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[liberationtech] Stop using public IRC networks

carlo von lynX lynX at time.to.get.psyced.org
Tue Nov 17 12:38:47 PST 2015


*** Why we should move away from public IRC networks:

Even for things as simple as discussing the furniture of our office space we should not let our discussions go straight into XKEYSCORE. On mailing lists there is a rough chance of staying on topic but in chatrooms it is inevitable to also chat about private things, disclose information about our friends. Things that by human rights charters we are not allowed to share with Big Brother. We didn't break the Internet, but we have a responsibility to take measures, anyway.

On public IRC networks surveillance is likely to happen. Even if all participants use TLS to connect to the servers, most of the IRC servers in the network will see a copy of each spoken message. Even so-called private messages travel the backbone and stop by a lot of servers, so OTR is good - but still helpless about your metadata and about the public exchanges you have about where to go in the evening or how you got distracted from work. Excellent food for the JTRIG and KARMA POLICE agency programs.

With so much interesting and competent content going in and out of popular IRC networks it is naive to expect that agencies have neither broken into any of the servers (one is mostly sufficient - depending on the tree structure - to scoop up most of what happens on the entire network), nor have they set-up a MITM attack by which servers are confronted with falsified certificates and likely silently engage in fully surveilled interaction. I would be surprised if any IRC server were to do certificate pinning, probably just like most XMPP implementations it doesn't even check the validity of the certificate. It is therefore really really easy for a global attacker to get a complete view of the communications happening on an IRC network. Let alone that any individual operator of the servers can himself be targeted by KARMA POLICE or JTRIG, thus granting access to the authorities "voluntarily."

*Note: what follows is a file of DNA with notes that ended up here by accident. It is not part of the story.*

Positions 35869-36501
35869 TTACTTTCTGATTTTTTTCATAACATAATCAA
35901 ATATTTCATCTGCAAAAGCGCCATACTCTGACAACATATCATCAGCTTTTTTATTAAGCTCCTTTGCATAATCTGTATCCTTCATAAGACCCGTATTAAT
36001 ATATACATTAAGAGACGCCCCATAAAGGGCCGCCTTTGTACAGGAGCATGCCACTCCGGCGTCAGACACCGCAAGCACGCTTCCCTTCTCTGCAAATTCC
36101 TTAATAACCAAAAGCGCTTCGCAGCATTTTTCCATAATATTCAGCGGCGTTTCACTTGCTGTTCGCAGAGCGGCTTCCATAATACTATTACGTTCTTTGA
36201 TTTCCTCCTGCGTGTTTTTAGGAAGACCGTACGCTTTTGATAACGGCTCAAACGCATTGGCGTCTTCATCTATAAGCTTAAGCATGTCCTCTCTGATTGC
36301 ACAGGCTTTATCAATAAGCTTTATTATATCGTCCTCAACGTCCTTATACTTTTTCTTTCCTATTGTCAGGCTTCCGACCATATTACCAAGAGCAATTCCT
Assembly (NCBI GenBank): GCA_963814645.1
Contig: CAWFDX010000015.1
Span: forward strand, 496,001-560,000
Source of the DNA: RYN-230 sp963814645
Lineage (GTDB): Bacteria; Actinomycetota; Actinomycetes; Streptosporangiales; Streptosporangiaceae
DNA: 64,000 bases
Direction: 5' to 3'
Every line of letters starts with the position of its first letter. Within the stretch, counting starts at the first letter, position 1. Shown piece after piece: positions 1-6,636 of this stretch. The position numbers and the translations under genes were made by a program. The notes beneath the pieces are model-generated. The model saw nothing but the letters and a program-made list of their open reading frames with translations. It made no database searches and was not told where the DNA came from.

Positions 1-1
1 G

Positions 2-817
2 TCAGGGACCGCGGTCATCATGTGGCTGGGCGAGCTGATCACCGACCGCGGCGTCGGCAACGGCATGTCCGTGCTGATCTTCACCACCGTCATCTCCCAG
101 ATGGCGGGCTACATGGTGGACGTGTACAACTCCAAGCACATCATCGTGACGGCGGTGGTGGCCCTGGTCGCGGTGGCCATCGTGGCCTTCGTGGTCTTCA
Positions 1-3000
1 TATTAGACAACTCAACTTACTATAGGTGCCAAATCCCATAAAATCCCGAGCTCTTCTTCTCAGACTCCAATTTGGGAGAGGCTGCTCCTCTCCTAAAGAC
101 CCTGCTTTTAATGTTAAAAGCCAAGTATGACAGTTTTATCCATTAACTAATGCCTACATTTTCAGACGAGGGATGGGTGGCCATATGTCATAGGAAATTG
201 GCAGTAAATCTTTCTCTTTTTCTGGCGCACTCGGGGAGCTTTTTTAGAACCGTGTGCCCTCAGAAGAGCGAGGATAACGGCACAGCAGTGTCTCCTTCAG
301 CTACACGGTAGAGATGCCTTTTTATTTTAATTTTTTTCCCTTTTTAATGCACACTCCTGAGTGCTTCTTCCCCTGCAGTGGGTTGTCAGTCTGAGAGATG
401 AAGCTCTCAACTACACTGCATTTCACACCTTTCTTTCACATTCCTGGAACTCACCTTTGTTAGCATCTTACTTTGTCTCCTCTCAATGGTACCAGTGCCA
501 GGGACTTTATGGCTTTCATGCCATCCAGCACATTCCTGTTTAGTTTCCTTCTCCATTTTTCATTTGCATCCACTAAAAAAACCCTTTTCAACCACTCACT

Chat server networks were built on trust, and trust is a very erosive concept. We must conclude these networks are securitywise a failure. Both in the case of XMPP and even more so with IRC.

It's really not that hard and there is nothing so public about a chatroom that it deserves forever storage, forever being available as material that can be used against us and offers zero space for true social interaction - unless we want to shoot ourselves in the foot and disclose private social things to the insolent constitution-disrespectful authorities.

*** Where can we go to have a private chat?

In a post-Snowden world, where can we go to quietly idle and occasionally chat like we have done for decades? In our opinion there are two answers. On isolated servers, if you have a reason to trust the server, or on a distributed chat system. Unfortunately the latter are still in dire conditions. See the secushare comparison for that.

It should go without saying that using any commercial offering such as Whatsapp or Facebook is likely worse than using an IRC network. Maybe Telegram chatrooms are at least safe from the Western authorities.. so for once it is somebody else snooping on you.

*** Is IRC Safe From Bulk Collection?

The IRC protocol as such isn't any better or worse than other unencrypted-by-default protocols as long as you keep your hands off the interserver connectivity features. So any isolated IRC is fine, just as any isolated PSYC server. Maybe PSYC offers a few more practical features.

It is rather unlikely an agency would make an extra effort in targeting a solitary server that is doing its job for a tiny mostly harmless community – unless you placed it in a hosting center that gets scooped in its entirety anyway. Should the server have obvious vulnerabilities, then it is still a welcome target for systematic intrusions such as HACIENDA, but if it is a well-kept up to date free software system it is strategically very unreasonable to use up a 0-day vulnerability or backdoor just for a few conversations more – especially if the targeted community features competent hackers that might just recognize the method employed and document it publicly, thus making the 0-day invaluable for future use.

So it really doesn't make as much sense to attack a small community of hackers as it totally makes sense to collect a public IRC network's low-hanging fruit. 

So we recommend to everyone who runs a channel on any public IRC network, no matter which, to please consider setting up an isolated chat server system instead.

Best regards from youbroketheinternet.org.

Version with hyperlinks available at http://about.psyc.eu/IRC


P.S. Aymeric: liked your last post, just not finding time!

-- 
  E-mail is public! Talk to me in private using encryption:
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         https://psyced.org:34443/LynX/



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